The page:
Direct-sales brand’s aluminium full-susser flies high with on-trend geometry and a myriad of configurations
Bird MTB is a relatively new brand that is exploiting the direct-sales model to deliver lower prices. The twist is, it operates out of the UK — just down the road from us, in Hampshire — and although the frames are manufactured in the Far East, all the bikes are assembled right here in Britain.
Equally unusual — in sheer quantity of choice, if not in concept — is the option to customise your Bird’s plumage. Apparently there are 12,000 permutations of this bike, the Aeris, with options from Bird’s extensive menu of parts to change everything from the shock to the grips.
We tested Bird’s hardtail, the Zero, back in the August 2014 issue, but this is our first look at the company’s full-suspension offering, the Aeris.
The aluminium frame is attractively compact and purposefully stout, with chunky welds and a low-slung top tube that affords plenty of standover clearance.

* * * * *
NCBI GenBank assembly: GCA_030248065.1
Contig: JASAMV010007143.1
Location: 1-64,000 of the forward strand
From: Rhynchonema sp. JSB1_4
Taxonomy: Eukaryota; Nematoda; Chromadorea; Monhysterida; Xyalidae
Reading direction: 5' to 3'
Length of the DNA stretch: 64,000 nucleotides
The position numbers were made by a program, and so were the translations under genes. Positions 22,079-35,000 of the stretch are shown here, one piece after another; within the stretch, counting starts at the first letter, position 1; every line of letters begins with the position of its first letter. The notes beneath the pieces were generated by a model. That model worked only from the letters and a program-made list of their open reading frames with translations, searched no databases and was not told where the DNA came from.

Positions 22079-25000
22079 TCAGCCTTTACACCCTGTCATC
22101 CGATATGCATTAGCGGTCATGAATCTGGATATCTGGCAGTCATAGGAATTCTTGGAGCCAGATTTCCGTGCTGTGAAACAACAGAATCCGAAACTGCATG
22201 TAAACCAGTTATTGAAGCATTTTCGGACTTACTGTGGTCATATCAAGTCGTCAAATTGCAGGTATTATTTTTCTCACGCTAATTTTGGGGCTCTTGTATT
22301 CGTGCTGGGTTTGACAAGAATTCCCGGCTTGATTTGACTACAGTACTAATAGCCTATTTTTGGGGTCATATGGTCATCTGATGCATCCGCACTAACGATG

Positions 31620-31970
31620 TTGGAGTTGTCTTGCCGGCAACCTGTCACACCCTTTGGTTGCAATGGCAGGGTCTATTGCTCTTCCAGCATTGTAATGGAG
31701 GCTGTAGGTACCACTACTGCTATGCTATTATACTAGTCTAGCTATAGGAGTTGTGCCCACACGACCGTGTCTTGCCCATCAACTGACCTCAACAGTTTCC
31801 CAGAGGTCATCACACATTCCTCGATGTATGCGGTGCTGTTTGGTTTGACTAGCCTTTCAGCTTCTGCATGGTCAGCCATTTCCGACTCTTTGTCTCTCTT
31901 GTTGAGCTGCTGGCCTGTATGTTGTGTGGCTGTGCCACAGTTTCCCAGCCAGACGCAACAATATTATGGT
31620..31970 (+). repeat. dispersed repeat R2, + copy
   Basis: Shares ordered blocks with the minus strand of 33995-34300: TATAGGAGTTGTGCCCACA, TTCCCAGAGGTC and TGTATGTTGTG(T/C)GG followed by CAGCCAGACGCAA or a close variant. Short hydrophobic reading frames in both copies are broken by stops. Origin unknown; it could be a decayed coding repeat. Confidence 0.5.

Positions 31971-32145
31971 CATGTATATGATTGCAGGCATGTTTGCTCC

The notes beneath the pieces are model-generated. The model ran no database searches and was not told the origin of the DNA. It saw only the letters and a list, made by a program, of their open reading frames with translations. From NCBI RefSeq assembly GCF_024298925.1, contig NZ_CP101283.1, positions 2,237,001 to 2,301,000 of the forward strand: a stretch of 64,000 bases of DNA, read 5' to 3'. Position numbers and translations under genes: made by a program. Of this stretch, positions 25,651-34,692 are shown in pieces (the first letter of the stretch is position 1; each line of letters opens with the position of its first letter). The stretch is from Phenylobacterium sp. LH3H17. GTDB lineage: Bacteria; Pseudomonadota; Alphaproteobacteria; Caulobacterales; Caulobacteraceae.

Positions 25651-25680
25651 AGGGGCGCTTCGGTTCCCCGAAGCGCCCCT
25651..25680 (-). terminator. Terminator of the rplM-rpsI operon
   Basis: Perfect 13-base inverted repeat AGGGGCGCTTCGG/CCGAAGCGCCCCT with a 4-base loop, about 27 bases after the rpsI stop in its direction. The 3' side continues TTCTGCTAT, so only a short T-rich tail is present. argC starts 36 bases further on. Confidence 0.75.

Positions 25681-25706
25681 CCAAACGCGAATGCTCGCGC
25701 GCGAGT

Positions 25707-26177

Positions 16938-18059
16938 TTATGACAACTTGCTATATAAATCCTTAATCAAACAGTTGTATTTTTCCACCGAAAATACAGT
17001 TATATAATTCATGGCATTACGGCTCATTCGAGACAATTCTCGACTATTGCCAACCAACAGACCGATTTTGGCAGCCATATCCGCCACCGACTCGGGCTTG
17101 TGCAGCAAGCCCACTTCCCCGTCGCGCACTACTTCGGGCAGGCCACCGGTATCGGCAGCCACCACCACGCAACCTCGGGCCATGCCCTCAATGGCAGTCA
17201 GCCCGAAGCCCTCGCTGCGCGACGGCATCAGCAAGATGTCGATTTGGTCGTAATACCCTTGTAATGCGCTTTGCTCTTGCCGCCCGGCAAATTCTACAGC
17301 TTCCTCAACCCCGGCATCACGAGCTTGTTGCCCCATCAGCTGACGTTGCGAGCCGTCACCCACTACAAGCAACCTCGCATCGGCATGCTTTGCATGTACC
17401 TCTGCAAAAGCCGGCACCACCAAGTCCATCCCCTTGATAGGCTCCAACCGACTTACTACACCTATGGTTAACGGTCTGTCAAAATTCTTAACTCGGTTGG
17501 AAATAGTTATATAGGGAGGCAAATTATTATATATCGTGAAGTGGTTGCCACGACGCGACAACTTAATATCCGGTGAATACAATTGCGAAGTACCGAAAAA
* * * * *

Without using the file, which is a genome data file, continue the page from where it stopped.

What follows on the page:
Not having the seamless appearance of some rival brands’ aluminium frames gives it a lack of sleekness, but as a first attempt at a full-suspension bike, Bird has done respectably well; the Aeris looks good.
Its geometry is refreshingly contemporary too, with a relatively slack head angle, a long front centre and a low bottom bracket.
With four sizes on offer, from S up to a generous XL, it will happily accommodate riders who are over six-feet tall. I rode a medium and, for once, didn’t immediately feel like I should have upsized.
To give the Aeris a bit of extra tunability, there are two shock positions on the swing link. In the bottom hole, you get 140mm of travel. Raise it and that figure increases by 10mm. This also affects the kinematics; the short-travel mode offers more compliance and less progression.
There are four shocks to choose from, of which we sampled both the Cane Creek DB Inline and the RockShox Monarch RT3. While the DB Inline is an upgrade, on the trail, there was no competition — the Cane Creek seemed half-asleep, despite running minimal damping. The Monarch was far livelier, particularly in that all-important initial phase of the travel when finding grip, and still gave plenty of support.
Riding along, the Aeris pedalled well, even without engaging the compression platform. This, coupled with the aggressive geometry, helped the Bird to soar, delivering confidence-inspiring descending and sure-footed cornering.